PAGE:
Prime Minister Churchill and his Chiefs of Staff, May 1945.
Prime Minister Clement Attlee, July 1945
Japanese surrender to the 17th Indian Division at Moulmein, October 1945.
Allied forces in Mandalay in March 1945
Map of the British Empire, 1945.
17 May 1945 - June 1946
White Paper on Burma
people Sir William Slim
On 17 May 1945 the British government issued its "White Paper" on the future of Burma. Burma's "Anti-Fascist Organization" (later AFPFL) under General Aung San opposed the programme outlined in the White Paper, leading first to a stand off against the the returned British authorities, then to negotiations in London in January 1946 and finally independence outside the Commonwealth in 1948.
The White Paper proposed the following: (1) A period of "direct rule" by the Governor (assisted by an "Executive Council" of Burmese leaders), economic rehabilitation and reconstruction (the country was in ruins at the time), and then elections before May 1948; (2) The convening of a new Burmese parliament under the 1935 Burma Act that would chose a new Premier and government but also draft a new constitution and (3) Eventually independence but as a "Dominion" (as Australia, Canada) within the Commonwealth.
The goal of Dominion status (rather than independence as a Republic outside the Commonwealth) as well as the exclusion of "Scheduled Areas" (eg the Shan States) from the plan were seen as unacceptable to the AFO and many other Burmese nationalists. The Governor Sir Reginald Dorman-Smith returned to Rangoon in October 1945. He had visited unofficially in June. He was charged with implementing the White Paper but found himself in direct conflict with the AFPFL, a conflict which ended with the Governor's recall in June 1946 and the British decision to quit Burma as soon as possible.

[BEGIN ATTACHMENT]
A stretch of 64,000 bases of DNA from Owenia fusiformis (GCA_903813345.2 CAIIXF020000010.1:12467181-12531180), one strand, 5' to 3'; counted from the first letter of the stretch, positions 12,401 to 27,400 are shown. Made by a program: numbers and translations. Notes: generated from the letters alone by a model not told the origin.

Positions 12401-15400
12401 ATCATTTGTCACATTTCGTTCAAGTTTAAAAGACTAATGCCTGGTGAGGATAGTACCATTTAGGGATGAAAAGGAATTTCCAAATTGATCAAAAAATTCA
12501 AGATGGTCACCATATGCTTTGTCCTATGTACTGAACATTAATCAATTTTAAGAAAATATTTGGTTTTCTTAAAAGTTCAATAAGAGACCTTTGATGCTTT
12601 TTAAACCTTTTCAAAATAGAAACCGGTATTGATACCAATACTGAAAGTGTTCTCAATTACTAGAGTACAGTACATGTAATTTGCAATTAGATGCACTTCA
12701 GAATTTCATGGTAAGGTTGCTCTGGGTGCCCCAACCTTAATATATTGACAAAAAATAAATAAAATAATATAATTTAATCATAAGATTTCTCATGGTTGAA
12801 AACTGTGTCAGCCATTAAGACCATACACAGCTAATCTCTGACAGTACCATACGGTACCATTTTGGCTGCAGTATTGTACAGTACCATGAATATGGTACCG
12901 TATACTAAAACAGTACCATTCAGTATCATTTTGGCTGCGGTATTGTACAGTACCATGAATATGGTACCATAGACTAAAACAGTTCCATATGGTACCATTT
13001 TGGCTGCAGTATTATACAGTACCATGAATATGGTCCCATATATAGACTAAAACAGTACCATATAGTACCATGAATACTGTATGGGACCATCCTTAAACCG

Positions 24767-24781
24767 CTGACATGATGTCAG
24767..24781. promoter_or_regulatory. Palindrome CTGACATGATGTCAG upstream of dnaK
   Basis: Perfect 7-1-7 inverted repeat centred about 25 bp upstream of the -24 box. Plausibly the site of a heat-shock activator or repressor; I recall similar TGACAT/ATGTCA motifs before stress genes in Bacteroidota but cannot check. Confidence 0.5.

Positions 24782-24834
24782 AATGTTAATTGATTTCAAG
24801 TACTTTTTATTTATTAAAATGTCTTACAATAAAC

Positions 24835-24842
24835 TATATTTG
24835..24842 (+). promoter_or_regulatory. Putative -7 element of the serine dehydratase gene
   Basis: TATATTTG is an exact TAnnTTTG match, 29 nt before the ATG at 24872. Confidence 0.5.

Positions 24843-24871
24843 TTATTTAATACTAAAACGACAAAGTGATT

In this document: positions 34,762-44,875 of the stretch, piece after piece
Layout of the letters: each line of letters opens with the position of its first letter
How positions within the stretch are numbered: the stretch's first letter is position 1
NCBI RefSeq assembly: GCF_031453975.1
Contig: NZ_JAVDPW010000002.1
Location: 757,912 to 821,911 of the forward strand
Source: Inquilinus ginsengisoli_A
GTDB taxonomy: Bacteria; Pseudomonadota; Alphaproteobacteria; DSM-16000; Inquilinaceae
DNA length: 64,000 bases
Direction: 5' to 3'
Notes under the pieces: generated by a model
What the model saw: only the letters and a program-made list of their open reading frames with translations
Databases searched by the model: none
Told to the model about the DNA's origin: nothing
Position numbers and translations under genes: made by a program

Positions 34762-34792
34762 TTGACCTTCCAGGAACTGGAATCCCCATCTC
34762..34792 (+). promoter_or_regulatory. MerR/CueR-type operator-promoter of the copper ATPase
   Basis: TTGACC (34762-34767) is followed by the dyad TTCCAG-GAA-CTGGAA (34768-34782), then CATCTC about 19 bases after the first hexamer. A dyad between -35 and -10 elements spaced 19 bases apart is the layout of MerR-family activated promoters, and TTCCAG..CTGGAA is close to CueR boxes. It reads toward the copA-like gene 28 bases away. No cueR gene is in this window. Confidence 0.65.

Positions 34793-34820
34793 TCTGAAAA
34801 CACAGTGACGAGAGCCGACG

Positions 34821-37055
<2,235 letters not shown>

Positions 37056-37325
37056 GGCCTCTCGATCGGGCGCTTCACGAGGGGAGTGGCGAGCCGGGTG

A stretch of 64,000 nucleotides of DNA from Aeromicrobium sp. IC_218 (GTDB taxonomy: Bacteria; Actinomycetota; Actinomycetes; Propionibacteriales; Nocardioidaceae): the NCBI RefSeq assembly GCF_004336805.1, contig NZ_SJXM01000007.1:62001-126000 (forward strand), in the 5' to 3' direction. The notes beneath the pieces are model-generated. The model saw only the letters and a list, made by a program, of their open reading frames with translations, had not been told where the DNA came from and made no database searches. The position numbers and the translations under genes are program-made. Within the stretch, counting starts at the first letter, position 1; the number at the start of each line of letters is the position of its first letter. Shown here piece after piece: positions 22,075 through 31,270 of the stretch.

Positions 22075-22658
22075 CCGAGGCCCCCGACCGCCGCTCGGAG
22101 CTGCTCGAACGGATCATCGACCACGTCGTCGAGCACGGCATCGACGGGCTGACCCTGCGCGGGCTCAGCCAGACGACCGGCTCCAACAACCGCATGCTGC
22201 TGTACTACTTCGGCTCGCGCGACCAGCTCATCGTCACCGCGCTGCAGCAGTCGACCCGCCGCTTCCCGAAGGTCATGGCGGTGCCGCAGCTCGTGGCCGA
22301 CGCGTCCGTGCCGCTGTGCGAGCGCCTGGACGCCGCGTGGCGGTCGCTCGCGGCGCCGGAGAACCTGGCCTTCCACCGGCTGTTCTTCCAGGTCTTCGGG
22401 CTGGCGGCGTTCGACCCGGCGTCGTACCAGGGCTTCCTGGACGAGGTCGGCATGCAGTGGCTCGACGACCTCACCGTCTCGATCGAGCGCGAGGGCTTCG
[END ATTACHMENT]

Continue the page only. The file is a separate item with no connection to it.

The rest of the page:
What's important to note is that the British Labour government's decision in 1946 to quit Burma was taken not so much because of what was happening in Burma itself, but because (a) the Labour Party (elected in July 1945) was long opposed to colonialism and (b) the UK's extreme difficulty in managing the two main imperial crises of the time, in India and in Palestine, both spiralling out of control. Burma was a sideshow and implementing the White Paper in Burma was not a priority.
Acceptance of the White Paper may well have set Burma on the same course as Malaysia and Singapore - the reestablishment of the UK companies and independence only in the late 1950s (for better or worse). It would also likely have led to a communist insurrection against the colonial authorities, drawing Burma into Cold War hostilities. We can only speculate what may then have been the course of relations between "Burma proper" and the "Scheduled Areas" (the Shan and Karenni states, the Chin, Karen and Kachin hills).